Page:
Researchers at the University of Vermont (UVM) have partnered with Casella Waste Systems to test a new food de-packaging system.
One-third of food waste in Vermont is still packaged, creating difficulties when it comes to the mandatory diversion of food waste away from landfills under the state’s new Universal Recycling Law (Act 148 banned food scraps from landfills from July 2020).
“It’s very exciting for us to bring this technology to our home state,” said John Casella, chairman and CEO of Casella Waste Systems. “This facility will allow us to separate valuable organic and recyclable feedstock from waste material, put them to a higher and better use, and preserve natural resources.”
Casella has funded two UVM graduate students to conduct this sustainable waste management research. Assistant Professor Eric Roy and two of his students are determining if food waste, once separated from its packaging, can be used for anaerobic digestion and composting.
AD produces biogas, a clean, renewable source of energy, as well as liquid and solid digestates for use on farm fields as fertiliser or animal bedding. But what happens if the separated food waste still contains small particles of packaging – mostly plastics? The de-packager’s manufacturer claims 95-99% effectiveness in isolating food from its containers, leaving a small fraction of microplastics that can make their way into the environment in the digestate.
Roy, a UVM faculty member in both the Rubenstein School of Environment and Natural Resources and the College of Engineering and Mathematical Sciences (CEMS), said: “Casella is being very proactive in determining how well its de-packaging facility works to maximise environmental benefits and minimise cost.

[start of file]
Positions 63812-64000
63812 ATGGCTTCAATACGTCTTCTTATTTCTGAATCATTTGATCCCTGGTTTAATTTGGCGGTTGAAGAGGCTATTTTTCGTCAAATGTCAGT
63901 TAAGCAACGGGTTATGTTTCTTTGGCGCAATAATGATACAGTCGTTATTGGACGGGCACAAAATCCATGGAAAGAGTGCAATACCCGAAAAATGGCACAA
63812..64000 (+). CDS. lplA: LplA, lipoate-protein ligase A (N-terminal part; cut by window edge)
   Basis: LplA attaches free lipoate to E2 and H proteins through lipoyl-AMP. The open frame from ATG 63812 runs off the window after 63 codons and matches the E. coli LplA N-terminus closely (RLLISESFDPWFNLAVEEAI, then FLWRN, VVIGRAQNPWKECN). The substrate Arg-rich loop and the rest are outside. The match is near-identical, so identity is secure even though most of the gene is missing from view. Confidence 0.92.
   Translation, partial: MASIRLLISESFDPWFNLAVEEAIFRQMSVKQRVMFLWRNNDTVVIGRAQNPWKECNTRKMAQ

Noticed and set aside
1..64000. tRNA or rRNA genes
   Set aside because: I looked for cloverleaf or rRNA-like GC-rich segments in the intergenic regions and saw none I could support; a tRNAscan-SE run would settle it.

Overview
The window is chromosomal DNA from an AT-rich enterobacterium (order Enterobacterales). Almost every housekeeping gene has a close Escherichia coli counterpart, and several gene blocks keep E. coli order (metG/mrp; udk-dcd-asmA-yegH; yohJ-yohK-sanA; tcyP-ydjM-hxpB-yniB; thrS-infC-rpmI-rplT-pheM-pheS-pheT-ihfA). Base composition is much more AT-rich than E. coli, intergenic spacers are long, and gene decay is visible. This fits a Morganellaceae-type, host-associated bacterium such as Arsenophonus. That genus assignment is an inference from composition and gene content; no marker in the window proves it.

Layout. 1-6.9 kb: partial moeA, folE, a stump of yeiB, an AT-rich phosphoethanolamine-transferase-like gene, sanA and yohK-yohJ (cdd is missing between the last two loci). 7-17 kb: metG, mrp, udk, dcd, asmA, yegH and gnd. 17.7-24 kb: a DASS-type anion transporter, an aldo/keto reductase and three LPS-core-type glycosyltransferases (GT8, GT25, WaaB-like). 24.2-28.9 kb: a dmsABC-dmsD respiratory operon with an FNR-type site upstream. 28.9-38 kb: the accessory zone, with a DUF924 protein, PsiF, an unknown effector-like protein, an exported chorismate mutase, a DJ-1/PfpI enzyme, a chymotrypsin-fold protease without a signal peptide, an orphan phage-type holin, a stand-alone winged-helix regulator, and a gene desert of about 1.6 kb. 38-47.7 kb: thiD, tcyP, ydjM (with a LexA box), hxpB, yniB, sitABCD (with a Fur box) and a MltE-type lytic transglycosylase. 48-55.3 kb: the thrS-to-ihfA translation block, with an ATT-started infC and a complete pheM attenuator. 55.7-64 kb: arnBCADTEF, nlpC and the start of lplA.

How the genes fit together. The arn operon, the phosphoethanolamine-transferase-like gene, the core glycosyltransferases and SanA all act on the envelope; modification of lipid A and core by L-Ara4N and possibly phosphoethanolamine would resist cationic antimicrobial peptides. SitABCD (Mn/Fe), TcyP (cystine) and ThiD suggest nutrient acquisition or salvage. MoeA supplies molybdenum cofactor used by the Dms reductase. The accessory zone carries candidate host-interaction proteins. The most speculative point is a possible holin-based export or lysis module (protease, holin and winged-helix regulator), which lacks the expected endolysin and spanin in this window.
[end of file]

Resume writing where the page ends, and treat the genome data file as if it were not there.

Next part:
“We are trying to establish data that can guide food waste management into the future in Vermont and beyond.”
The research will focus on two main streams of packaged food waste: pre-consumer – usually large quantities of packaged, but unsaleable product from food producers, and post-consumer – which can contain packaging or other contaminating materials.
Kate Porterfield, a PhD student in CEMS, started her research at the facility in January, on the day Casella ran its first load in the de-packager. The support from Casella has allowed Porterfield and Roy to pioneer new ways to measure plastics in food waste. Porterfield is working on methods that quickly and easily isolate and quantify the abundance of microplastics – similarly to how marine scientists conduct their work in oceans.
“Once we identify the types and amounts of contaminating plastic, Casella and others in the industry can go back upstream to the food manufacturers or waste suppliers to seek ways to remove unwanted packaging or other contaminating materials,” said Roy.
Look out for more information on this study and other food waste-related news in our January/February edition.